Breaking Barriers With Nanocarriers
When she fires up her computer to report her latest research findings, Rizia Bardhan can look to the right for a fifth-floor view of the campus horse barns. Look left, and there on the bookshelf is a framed photo of the family’s three dogs: Nano, Fermi, and Bubbles.
(Nano, for Bardhan’s science. Fermi, after Enrico Fermi, winner of the 1938 Nobel Prize in Physics and namesake of nanomaterials’ “Fermi” energy level. Bubbles, as named by her two young sons.)
Bardhan is an associate professor of chemical and biological engineering who’s also affiliated with the Nanovaccine Institute based at Iowa State. She studies nanostructures with special properties that can be switched on with light, heat, or other stimuli. Those properties can be useful in bioimaging or in treatments for cancers, neurodegenerative disorders, and other diseases.
Visit Bardhan’s Nanophotonics and Nanomedicine Lab, also on the fifth-floor of the Advanced Teaching and Research Building, and you get a short course on the body’s blood-brain barrier.
Bardhan and a team of researchers recently won a grant from the National Science Foundation to develop nanocarriers – they’re no more than 100 billionths of a meter in diameter – that can transport drugs across the barrier and into the brain for treatment of Alzheimer’s disease, epilepsy, and other disorders.
The body makes that very hard to do. The blood-brain barrier is all about keeping bacteria, toxins, pathogens – all the bad stuff – out of the brain. So how do you get medicines across the barrier and into brain cells?
The idea Bardhan and her collaborators are working on involves developing hybrid, soft/hard nanocarriers small enough to cross the barrier and big enough to be filled with brain medicines. There is a soft, fat-like, liposome interior (which is already a clinically approved drug carrier) surrounded by a hard shell of gold nanoparticles.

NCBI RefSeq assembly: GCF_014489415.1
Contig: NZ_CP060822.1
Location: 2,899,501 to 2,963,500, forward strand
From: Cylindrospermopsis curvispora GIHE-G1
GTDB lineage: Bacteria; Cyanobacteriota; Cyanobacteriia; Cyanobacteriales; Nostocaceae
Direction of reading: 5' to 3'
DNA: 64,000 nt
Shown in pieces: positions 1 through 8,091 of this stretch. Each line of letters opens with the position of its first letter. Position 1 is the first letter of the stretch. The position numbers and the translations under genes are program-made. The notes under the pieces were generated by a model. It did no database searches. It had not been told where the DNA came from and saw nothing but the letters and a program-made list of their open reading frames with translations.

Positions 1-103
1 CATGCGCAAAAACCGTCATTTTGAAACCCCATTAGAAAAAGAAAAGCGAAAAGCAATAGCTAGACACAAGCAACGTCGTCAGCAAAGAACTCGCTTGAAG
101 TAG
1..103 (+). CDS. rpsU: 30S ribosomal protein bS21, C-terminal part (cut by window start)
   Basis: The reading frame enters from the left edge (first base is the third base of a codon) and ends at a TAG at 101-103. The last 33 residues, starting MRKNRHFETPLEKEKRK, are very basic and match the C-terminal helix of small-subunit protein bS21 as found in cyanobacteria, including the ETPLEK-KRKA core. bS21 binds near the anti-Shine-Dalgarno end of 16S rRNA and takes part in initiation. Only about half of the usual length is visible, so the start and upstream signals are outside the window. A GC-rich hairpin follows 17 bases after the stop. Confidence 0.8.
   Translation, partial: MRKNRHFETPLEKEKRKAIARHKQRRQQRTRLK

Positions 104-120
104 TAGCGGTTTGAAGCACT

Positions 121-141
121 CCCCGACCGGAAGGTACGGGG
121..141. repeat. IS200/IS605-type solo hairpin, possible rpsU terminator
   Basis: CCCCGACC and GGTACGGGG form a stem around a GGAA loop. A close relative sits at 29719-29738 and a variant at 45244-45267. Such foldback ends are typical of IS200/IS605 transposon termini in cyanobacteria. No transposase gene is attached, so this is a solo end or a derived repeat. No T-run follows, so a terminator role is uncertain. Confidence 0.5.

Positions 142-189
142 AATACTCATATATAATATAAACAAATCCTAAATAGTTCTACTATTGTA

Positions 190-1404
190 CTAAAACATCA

“If it’s too soft, it will get stuck in cell membrane,” Bardhan says. “If it’s too hard, some immune cells will uptake the nanoparticle and clear it out of the cell.”
This hybrid way, Bardhan says, “provides a broad range of mechanical properties to achieve high cellular intake.”
Faculty, students, and research scientists work in the neighboring laboratories of the Advanced Teaching and Research Building. The Nanovaccine Institute took over the floor in late 2020 and it didn’t take long for counters, shelves, and workspaces to fill with instruments, supplies, lab notebooks, and people.
The $7 million project was made possible with university and donor support, including major gifts from alumni Jim Balloun (’60 industrial engineering), Mike (’59 chemical engineering) and the late Jean Steffenson, and Bob Lane (’68 chemical engineering).
Bardhan has filled her part of the floor with precision instruments such as a spectrophotometer and Raman microscopes. The team running the instruments and gathering the data include a research scientist, a postdoctoral research associate, and four doctoral students.
Just around the corner, her office swells with dozens of the healthiest plants you’ll ever see, and more dog pictures including 10-year-old Nano, a little Cavalier King Charles Spaniel.
“Good things come in small packages, just like nanoparticles,” she says.